The next day I got the email which began with, “After considering your schedule, we are excited to announce that we have been able to match you with a language partner.” YAY! They were able to find a language partner for me! Scrolling further down, I discovered I was partnered with Shiwoo Moon, a Korean student. I was ecstatic and nervous at the same time (Is that even possible? Oh well.) I would be able to perfect my Japanese (and possibly my Korean as well) from a fluent speaker. Perhaps, if things go well, the partnership could turn into a friendship. Just as the rainbow started to appear over my optimistic thoughts, the nervousness hit me. The information that was provided in the email didn’t specify anything beyond the fact that Shiwoo Moon was also a student at Temple University Japan. Yes, we had the commonality of being students in the same school, but the session would essentially be yet another instance of having to meet someone new, with the only difference being that it would be in a foreign country. (Can you feeling the anxiety levels raising? Because I sure did.)

The 29th came and it was time to meet my partner for our session. Of course I was nervous to begin with (so nervous that I showed up 30 minutes early), nevertheless, I couldn’t turn back. Once Shiwoo arrived, we were taken to a small nearby room that was close to the OSS office, given water and told about what others had done, just to give us an idea of how to proceed. Some partners met to focus solely on getting homework assignments done, some worked on grammar and some worked strictly on speaking, but it was up to us to decide what we wanted to do. And so, with our 50 minutes officially started Shiwoo and I exchanged our awkward greetings (to be honest, I think I was the only awkward one in the room. It felt like we were being set up on a blind date at first.) Since I am still taking Japanese Elements II (I will elaborate on what that is in a later post,) he started speaking in Japanese, but I understood most of what he said. If he said a word or phrase I didn’t understand I would say, “(insert Japanese word/phrase here) てどういういみですか” or “What do you mean by (insert Japanese word/phrase here)?” He would clarify what I didn’t understand and I would answer him in Japanese as best as I could. I really thank him for being patient with my broken Japanese.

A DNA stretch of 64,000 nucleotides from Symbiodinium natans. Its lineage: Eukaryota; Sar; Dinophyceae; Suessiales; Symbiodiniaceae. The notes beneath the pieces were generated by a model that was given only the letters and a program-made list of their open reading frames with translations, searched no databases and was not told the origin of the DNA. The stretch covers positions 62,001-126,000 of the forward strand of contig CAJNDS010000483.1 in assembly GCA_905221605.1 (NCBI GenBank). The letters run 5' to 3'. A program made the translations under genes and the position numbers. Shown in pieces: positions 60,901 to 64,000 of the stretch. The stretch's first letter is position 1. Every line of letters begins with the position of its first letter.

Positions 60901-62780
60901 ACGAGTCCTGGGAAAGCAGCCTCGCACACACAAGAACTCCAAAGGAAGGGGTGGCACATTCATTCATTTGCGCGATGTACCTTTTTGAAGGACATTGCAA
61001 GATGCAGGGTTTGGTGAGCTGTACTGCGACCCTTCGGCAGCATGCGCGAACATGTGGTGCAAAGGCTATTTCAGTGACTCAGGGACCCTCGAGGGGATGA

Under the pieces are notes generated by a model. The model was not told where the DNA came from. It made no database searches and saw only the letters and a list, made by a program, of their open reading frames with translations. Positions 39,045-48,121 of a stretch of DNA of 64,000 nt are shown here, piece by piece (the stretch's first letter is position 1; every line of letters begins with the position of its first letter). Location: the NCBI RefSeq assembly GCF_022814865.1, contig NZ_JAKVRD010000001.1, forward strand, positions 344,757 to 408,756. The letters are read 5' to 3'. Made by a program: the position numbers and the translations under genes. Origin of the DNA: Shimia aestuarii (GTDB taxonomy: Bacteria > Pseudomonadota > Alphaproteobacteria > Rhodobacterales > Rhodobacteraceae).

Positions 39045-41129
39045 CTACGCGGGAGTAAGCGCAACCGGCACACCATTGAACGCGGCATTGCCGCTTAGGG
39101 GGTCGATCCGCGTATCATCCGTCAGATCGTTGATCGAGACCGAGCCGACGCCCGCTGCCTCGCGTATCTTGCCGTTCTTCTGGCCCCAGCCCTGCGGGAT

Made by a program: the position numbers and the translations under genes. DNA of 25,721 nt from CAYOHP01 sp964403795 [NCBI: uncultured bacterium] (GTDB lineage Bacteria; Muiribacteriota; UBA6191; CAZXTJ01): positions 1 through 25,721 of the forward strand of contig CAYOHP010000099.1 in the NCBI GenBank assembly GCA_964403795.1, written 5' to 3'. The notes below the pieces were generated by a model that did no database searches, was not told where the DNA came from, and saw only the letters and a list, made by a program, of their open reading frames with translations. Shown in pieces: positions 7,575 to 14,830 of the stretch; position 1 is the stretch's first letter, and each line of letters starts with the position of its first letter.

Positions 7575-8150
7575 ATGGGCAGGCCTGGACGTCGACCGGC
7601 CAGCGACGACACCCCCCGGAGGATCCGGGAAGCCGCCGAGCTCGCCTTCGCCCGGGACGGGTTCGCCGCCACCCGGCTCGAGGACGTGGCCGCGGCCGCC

While going back and forth in both English and Japanese, Shiwoo and I talked, laughed and above all else, learned more about each other. I was the first film major he’d met at TUJ and he was rather impressed to learn that I cook Korean food on a regular basis. Although he currently lives in Saitama with his family, I was surprised to learn about Shiwoo’s time before coming to TUJ. He went to middle school in Long Island, New York, without knowing any English. He told me about how he struggled, couldn’t make any friends or even participate in class because he didn’t know what anyone was saying let alone had the English skills to speak to anyone. After joining the track team, he started studying English in order to communicate with his coach and teammates. From that point on, he kept on studying to improve his English. I think this was where we bonded. I was going through something similar so I asked him what kept him motivated to improve his language skills and he replied, “I keep challenging myself. I like that feeling when I accomplish something.” I knew that feeling as well and I was inspired again.

Even though we only had 50 minutes to talk (which seemed to fly by once we got more acquainted), my initial meeting with Shiwoo was very helpful. He left me with some much needed words of encouragement and hospitality, “I know what’s it like to be in a country and not know the language at all, so if you need me, I can be there to help you.” (ありがとうございます先輩! Thank you senpai! T_T).

Our meeting came to an end and we were kicked out of our room, but we exchanged information and added each other on LINE so we could keep in touch. In those 50 minutes, I managed to meet my language partner, improve my conversational Japanese, increase my motivation to keep studying and gain a new friend.

Nothing like a picture to capture the formation of a new friendship :)

Nothing like a picture to capture the formation of a new friendship :)